The impact of changes in COVID‐19 lockdown restrictions on alcohol consumption and drinking occasion characteristics in Scotland and England in 2020: An interrupted time‐series analysis

Iain Hardie, Abigail K. Stevely, Alessandro Sasso, Petra S. Meier, John Holmes

Research output: Contribution to journalArticlepeer-review

Abstract / Description of output

Background and Aims
Early evidence suggests that COVID-19 lockdown restrictions affect alcohol consumption. However, existing studies lack data on how drinking practices changed as restrictions disrupted people’s work, family life and socializing routines. We examined changes in consumption and drinking occasion characteristics during three periods of changing restrictions in Scotland/England.

Design
Interrupted time-series analysis of repeat cross-sectional market research data (assessing step-level changes).

Setting
Scotland/England, January 2009–December 2020.

Participants
Scotland: 41 507 adult drinkers; England: 253 148 adult drinkers.

Measurements
Three intervention points: March 2020 lockdown, July 2020 easing of restrictions and October 2020 re-introduction of some restrictions. Primary outcome: mean units consumed per week (total/off-trade/on-trade; 1 unit = 8 g ethanol). Secondary outcomes: drinking > 14 units per week, heavy drinking, drinking days per week, solitary drinking, drinking with family/partners, drinking with friends/colleagues, own-home drinking, drinking in someone else’s home and drinking start times.

Findings
In Scotland, March 2020’s lockdown was associated with a 2.32 [95% confidence interval (CI) = 0.61, 4.02] increase in off-trade (i.e. shop-bought) units per week, a −2.84 (95% CI = −3.63, −2.06) decrease in on-trade (i.e. licensed venues) units per week, but no statistically significant change in total units per week. July 2020’s easing of restrictions was associated with a 1.33 (95% CI = 0.05, 2.62) increase in on-trade units per week, but no statistically significant total/off-trade consumption changes. October 2020’s re-introduction of some restrictions was not associated with statistically significant consumption changes. Results for England were broadly similar. Lockdown restrictions were also associated with later drinking start times, fewer occasions in someone else’s home and with friends/colleagues, more own-home drinking and (in Scotland only) more solitary drinking.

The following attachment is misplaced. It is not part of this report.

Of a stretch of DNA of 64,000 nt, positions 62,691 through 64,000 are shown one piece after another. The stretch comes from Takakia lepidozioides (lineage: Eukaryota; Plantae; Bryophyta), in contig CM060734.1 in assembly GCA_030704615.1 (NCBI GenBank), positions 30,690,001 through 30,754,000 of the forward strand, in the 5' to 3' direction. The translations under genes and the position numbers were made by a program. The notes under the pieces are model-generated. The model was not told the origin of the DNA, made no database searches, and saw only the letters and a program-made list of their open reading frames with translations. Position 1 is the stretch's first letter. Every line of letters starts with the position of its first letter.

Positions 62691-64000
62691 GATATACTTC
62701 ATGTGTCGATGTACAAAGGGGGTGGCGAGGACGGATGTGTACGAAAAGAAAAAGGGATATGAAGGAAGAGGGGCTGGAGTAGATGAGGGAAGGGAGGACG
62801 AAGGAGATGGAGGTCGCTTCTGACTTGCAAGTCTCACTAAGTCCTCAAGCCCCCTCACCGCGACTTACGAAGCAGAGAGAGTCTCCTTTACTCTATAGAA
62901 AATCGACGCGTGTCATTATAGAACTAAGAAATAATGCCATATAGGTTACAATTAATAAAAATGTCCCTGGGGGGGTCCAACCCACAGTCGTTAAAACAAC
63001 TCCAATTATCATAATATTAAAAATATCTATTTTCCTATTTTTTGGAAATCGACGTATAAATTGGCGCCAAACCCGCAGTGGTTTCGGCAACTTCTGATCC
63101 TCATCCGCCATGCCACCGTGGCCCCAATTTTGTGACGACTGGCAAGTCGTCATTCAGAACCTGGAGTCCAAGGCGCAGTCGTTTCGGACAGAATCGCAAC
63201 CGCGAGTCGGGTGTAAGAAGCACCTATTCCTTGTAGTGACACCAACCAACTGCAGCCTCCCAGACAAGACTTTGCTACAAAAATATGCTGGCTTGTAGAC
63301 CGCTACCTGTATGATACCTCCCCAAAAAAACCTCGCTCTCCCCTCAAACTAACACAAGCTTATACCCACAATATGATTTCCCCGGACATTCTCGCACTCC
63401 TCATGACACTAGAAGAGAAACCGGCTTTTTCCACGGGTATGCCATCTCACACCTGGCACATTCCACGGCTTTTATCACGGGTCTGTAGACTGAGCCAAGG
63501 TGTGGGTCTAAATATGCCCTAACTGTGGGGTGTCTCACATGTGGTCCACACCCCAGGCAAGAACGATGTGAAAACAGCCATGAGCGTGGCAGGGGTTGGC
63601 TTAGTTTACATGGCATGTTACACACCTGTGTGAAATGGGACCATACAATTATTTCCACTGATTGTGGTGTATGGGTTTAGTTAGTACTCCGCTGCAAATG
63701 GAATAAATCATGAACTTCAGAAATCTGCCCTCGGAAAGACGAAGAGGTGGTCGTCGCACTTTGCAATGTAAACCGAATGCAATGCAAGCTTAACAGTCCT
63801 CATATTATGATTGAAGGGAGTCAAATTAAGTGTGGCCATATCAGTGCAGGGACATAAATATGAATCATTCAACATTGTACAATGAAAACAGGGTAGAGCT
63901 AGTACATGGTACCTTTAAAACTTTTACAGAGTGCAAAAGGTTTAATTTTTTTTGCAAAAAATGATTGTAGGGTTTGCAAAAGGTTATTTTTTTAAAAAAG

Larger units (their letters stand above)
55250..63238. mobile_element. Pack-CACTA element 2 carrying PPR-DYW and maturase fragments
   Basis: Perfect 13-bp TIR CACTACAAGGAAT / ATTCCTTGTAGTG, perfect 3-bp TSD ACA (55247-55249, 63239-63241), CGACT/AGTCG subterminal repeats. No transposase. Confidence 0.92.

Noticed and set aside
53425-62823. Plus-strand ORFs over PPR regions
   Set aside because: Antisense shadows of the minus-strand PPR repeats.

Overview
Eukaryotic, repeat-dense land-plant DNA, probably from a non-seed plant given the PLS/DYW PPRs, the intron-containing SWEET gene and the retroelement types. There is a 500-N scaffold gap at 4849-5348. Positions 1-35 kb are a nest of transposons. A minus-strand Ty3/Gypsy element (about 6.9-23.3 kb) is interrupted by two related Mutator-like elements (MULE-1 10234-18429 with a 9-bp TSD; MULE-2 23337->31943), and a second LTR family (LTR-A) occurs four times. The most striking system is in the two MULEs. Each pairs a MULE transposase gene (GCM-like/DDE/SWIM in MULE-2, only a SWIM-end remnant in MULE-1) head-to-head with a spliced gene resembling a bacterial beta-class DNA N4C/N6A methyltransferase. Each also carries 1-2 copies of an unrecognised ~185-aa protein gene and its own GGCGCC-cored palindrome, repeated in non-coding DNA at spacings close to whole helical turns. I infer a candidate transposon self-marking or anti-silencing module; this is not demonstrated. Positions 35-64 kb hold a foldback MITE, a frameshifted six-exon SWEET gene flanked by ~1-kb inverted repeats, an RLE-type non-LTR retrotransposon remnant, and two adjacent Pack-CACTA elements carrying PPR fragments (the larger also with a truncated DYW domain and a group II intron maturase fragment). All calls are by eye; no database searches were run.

Conclusions
Reductions in on-trade alcohol consumption following COVID-19 lockdown restrictions in Scotland/England in 2020 were mainly offset by increased own-home drinking. This largely persisted in periods of greater/lesser restrictions. The shift towards off-trade drinking involved significant changes in the characteristics of drinking occasions.
Original languageEnglish
Pages (from-to)1622-1639
JournalAddiction
Volume117
Issue number6
Early online date2 Feb 2022
DOIs
Publication statusPublished - Jun 2022

Keywords / Materials (for Non-textual outputs)

  • alcohol consumption
  • COVID-19 pandemic
  • drinking occasion characteristics
  • nterrupted timeseries analysis
  • lockdown restrictions
  • policy analysis

Fingerprint

Dive into the research topics of 'The impact of changes in COVID‐19 lockdown restrictions on alcohol consumption and drinking occasion characteristics in Scotland and England in 2020: An interrupted time‐series analysis'. Together they form a unique fingerprint.

Cite this